This is my first year teaching so I really wanted to make sure that I had everything (at least in supplies) that I needed for my students. I was keeping up with all of the receipts, but got tired of that and threw them away. I wonder if it would have made that much difference on my income tax?
     
  8. srh

    srh Devotee

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    It certainly can make a difference in your taxes! I stick a large manilla envelope on my fridge, so that whenever I come into the house with bags from ANY store, I drop the receipt in if I bought anything for school. At the end of the year I'm amazed at the things I'd forgotten about. It works! Also, stick in parking receipts for professional development (I have at least five a year at $7 a shot for our induction program) and receipts for university units you've paid for.
     
  9. MandaNicole01

    MandaNicole01 Habitué

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    Feb 26, 2007

    When I was a student, I loved going back to school shopping! Although, as a teacher, I understand the idea of a supply fee, and I actually like the idea...especially in kinder! But I can't help but remember buying and smelling my box of 64 (and later 96) crayola crayons! I'd be very sad if my teacher took them and gave me some discount crayons that broke easily!!! I guess I'm a crayon snob!!! lol When I had my own classroom (5th grade), I had community supplies but the children who had their own were allowed to use their own. But I had crayons, glue, markers, and scissors if anyone needed them!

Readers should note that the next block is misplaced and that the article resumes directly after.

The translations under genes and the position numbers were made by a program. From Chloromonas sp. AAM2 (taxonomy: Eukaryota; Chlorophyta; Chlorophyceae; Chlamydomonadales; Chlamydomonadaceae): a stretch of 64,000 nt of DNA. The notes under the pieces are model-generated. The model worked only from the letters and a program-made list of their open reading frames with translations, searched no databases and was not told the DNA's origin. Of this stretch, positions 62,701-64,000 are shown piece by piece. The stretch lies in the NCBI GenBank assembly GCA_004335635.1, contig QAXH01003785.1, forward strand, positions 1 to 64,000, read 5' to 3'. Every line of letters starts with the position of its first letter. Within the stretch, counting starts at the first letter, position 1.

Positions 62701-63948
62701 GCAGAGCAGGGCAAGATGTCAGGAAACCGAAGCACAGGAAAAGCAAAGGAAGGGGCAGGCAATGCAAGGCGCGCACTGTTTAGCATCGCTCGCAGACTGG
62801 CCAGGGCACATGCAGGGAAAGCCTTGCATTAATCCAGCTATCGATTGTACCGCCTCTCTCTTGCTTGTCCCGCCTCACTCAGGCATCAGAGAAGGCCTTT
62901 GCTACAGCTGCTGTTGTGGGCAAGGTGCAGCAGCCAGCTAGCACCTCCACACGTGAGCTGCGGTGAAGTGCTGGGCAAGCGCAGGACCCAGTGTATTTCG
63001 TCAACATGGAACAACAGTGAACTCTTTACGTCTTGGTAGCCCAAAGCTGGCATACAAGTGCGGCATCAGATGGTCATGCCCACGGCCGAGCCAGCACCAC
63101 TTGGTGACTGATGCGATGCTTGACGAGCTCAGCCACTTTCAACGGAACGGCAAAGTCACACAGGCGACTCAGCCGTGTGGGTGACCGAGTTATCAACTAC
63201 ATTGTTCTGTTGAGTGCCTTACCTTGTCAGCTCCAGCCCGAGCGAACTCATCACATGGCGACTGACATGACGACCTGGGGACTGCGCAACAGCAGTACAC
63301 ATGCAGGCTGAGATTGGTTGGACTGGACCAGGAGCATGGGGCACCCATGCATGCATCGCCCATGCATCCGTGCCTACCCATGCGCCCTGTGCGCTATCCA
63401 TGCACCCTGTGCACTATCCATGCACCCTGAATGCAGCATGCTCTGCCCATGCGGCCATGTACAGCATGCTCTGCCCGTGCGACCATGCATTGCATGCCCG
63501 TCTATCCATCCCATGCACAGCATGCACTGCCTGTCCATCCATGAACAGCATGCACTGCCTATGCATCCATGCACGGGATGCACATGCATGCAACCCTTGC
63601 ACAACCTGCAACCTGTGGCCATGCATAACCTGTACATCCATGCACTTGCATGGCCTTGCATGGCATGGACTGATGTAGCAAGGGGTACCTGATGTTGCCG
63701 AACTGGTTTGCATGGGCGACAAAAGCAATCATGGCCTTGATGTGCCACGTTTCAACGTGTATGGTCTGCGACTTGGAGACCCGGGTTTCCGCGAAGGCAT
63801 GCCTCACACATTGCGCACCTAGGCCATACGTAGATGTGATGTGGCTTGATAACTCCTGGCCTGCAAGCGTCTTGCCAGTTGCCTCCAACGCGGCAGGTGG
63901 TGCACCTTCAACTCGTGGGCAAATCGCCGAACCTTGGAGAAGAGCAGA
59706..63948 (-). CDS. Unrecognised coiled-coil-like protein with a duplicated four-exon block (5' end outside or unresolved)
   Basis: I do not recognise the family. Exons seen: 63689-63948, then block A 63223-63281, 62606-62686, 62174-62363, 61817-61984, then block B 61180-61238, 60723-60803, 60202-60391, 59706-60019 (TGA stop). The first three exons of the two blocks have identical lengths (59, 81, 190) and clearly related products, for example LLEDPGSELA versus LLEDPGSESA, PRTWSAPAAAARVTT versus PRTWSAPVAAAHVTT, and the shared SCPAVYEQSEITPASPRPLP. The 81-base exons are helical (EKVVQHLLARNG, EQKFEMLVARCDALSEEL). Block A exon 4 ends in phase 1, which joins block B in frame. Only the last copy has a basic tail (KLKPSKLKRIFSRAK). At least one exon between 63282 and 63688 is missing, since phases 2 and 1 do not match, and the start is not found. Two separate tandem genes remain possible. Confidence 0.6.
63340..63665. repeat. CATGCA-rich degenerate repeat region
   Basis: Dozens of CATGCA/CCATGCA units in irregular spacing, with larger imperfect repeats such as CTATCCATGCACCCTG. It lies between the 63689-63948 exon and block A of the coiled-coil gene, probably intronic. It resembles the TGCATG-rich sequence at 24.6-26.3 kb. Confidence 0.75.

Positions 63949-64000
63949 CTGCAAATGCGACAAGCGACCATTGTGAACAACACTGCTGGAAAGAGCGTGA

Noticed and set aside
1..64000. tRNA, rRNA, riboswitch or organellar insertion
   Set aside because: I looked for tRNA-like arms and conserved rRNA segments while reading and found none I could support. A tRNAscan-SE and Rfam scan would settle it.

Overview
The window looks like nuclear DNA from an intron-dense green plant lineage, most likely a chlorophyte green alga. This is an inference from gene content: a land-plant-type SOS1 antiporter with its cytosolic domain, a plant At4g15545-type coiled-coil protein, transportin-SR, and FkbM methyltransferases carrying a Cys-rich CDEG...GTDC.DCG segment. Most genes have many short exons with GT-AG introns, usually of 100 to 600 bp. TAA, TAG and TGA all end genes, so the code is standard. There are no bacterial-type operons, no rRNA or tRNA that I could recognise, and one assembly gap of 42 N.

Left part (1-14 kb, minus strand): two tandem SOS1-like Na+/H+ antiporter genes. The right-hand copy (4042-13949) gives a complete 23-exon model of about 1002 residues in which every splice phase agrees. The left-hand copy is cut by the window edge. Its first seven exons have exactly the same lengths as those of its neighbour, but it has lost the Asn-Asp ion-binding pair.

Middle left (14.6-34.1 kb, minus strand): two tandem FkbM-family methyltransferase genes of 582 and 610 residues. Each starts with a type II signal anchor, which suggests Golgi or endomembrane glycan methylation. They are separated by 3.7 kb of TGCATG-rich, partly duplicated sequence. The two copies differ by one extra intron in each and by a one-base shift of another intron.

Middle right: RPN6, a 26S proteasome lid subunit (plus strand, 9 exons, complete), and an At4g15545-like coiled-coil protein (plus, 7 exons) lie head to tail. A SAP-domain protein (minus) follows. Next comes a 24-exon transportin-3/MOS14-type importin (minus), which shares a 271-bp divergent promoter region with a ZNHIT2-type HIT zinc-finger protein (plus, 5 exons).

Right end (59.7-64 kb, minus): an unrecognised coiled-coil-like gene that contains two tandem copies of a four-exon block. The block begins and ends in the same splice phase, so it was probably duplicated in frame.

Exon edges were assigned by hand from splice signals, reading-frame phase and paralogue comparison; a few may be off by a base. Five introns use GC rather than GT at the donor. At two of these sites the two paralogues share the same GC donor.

10. JenL

    JenL Comrade

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    Feb 26, 2007

    this goes along with supply lists and community supplies...
    i have taught three years but this is my first year at the school i am at now and i am going to teach in the same position next year. this year i didn't get to help make the supply list so i am so excited to change some really weird things on it. however, my collegue didn't seem too keen on changing what has been done in the past. i was wondering how i should go about the changes....these are things that i don't think i can live with another year because they are driving me nuts.:eek:
    no art boxes....no markers....specifically stated on the supply list!
     
  11. ms_chandler

    ms_chandler Comrade

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    I live in LA, and it made about $40 difference. Since the max allowed for reimbursement is $250, $40 was the most any teacher here could save. Honestly, I didn't have all of my receipts. If I would've been audited, I would've had a problem, though! Just a risk that I took.